The land Down Under has a plethora of fascinating and unique animals, but Western Australia is home to what, in my opinion is the cutest little charmer, the quokka.
A ‘what’, you say?
Quokkas are marsupials (like kangaroos and wallabies) found on offshore islands off Southern Western Australia, especially Rottnest and Bald Island. They look like a very fat little kangaroo with a short rat-like tail. Individuals tend to average about 3kg in weight and about 50cm in length.
They are herbivorous and eat mostly leaves, bark, grass, plants and seeds. Although they are not fussy eaters, they clearly have a delicate constitution as fines are strictly imposed on anyone found feeding quokkas. They get a lot of the moisture they need from their diet but interestingly, are also able to recycle a small amount of their body waste.
The average life span of a quokka is 10 years. They mature at 1-2 years old and live in patriarchal social groups of up to 150 individuals. That’s a pretty sociable little marsupial. Males are referred to as ‘boomers’, females ‘fliers’ and babies ‘joeys’. Just as kangaroos and wallabies do, the females suckle their young inside a pouch, where the joey spends most of its first 5 months.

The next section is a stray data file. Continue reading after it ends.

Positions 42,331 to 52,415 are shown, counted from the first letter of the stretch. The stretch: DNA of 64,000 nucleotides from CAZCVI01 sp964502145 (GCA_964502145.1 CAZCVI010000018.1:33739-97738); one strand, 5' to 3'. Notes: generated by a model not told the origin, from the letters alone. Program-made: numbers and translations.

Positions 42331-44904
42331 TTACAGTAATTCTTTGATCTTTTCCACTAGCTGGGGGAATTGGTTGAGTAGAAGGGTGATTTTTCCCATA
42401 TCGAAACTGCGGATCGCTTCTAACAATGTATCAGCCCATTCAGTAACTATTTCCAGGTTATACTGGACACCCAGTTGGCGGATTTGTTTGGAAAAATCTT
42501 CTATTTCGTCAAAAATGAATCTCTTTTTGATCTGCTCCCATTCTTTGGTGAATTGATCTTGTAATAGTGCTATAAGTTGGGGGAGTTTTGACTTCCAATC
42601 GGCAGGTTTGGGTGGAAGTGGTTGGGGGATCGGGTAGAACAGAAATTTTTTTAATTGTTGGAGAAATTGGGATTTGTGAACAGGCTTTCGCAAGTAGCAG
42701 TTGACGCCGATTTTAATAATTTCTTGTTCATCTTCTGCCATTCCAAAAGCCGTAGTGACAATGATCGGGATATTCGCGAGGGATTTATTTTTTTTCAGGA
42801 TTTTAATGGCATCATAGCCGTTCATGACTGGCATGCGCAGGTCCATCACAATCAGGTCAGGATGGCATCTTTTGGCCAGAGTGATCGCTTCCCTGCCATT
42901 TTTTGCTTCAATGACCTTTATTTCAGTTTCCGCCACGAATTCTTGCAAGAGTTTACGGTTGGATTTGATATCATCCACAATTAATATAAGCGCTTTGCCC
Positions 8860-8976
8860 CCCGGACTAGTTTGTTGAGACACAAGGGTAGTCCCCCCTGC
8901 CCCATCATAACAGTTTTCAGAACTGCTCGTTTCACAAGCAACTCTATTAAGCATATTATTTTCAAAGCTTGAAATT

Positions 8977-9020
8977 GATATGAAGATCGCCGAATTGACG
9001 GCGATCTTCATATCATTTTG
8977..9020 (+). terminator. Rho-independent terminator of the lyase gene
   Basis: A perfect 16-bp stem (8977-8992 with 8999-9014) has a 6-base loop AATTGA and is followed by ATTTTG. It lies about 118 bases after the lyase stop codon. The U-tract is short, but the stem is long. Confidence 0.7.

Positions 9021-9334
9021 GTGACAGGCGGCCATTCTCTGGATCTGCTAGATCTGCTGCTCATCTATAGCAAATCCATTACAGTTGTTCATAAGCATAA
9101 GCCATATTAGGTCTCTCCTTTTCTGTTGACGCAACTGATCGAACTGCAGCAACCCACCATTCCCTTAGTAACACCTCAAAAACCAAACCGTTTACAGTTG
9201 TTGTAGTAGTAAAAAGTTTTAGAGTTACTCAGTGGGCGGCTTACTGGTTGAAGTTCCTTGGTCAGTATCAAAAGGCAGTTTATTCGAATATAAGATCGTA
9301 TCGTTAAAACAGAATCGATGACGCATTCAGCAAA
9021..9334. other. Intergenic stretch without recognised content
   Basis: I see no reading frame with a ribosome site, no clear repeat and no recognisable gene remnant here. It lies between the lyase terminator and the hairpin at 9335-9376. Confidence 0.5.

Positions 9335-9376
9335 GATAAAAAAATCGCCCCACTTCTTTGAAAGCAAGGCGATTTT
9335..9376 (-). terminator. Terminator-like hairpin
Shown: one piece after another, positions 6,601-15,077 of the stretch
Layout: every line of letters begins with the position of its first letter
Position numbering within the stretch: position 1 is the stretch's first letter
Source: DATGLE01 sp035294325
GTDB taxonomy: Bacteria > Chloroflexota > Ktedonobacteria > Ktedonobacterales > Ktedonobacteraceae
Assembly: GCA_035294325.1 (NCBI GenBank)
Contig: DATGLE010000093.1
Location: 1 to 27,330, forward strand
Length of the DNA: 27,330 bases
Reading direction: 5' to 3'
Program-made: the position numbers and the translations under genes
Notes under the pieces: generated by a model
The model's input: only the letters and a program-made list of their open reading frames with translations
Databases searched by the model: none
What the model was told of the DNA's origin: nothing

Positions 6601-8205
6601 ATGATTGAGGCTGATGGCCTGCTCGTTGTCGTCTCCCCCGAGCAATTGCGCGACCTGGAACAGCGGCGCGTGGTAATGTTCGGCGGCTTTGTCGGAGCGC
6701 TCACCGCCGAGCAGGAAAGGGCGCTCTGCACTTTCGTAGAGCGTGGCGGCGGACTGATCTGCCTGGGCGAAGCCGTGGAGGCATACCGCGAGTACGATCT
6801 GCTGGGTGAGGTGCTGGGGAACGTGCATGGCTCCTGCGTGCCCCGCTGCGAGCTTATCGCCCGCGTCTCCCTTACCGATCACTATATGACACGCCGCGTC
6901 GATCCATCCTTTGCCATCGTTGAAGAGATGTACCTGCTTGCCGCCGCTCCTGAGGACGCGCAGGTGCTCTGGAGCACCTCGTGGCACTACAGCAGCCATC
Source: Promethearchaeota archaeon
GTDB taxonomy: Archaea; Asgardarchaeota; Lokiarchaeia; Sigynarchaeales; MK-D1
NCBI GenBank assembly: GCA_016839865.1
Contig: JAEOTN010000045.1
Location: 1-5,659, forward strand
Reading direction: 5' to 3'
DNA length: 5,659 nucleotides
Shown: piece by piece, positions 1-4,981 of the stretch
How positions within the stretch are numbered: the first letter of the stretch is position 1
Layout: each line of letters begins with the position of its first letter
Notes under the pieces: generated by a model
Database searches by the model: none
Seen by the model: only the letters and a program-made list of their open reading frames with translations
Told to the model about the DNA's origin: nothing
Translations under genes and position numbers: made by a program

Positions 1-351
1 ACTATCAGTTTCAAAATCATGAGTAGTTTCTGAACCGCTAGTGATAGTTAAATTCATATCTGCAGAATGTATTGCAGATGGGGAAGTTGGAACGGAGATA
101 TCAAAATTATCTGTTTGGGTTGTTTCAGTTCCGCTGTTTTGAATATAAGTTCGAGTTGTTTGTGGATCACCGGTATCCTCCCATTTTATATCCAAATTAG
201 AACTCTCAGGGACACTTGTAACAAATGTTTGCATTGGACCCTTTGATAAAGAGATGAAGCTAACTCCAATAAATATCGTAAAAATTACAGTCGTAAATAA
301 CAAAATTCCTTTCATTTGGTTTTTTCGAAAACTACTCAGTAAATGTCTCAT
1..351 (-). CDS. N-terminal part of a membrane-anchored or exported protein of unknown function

Quokkas are most active nocturnally, but anyone who has been to Rottnest Island will have seen hundreds hopping around during the day, so it is hard to imagine a larger number of them being more active.
Try as you may, it is difficult to resist befriending these little critters as they have no fear of humans and happily potter around you, going about their business. One young whippersnapper even licked me.
If you have a bicycle you can take it over to Rottnest on the ferry. Otherwise you can hire one when you arrive. It is a traffic free island, apart from the occasional bus, so it is very easy and pleasant to explore on two wheels.
Get yourself over to Rottnest Island and make friends with quokkas. They are fantastic.
Written and contributed by Liv Gaunt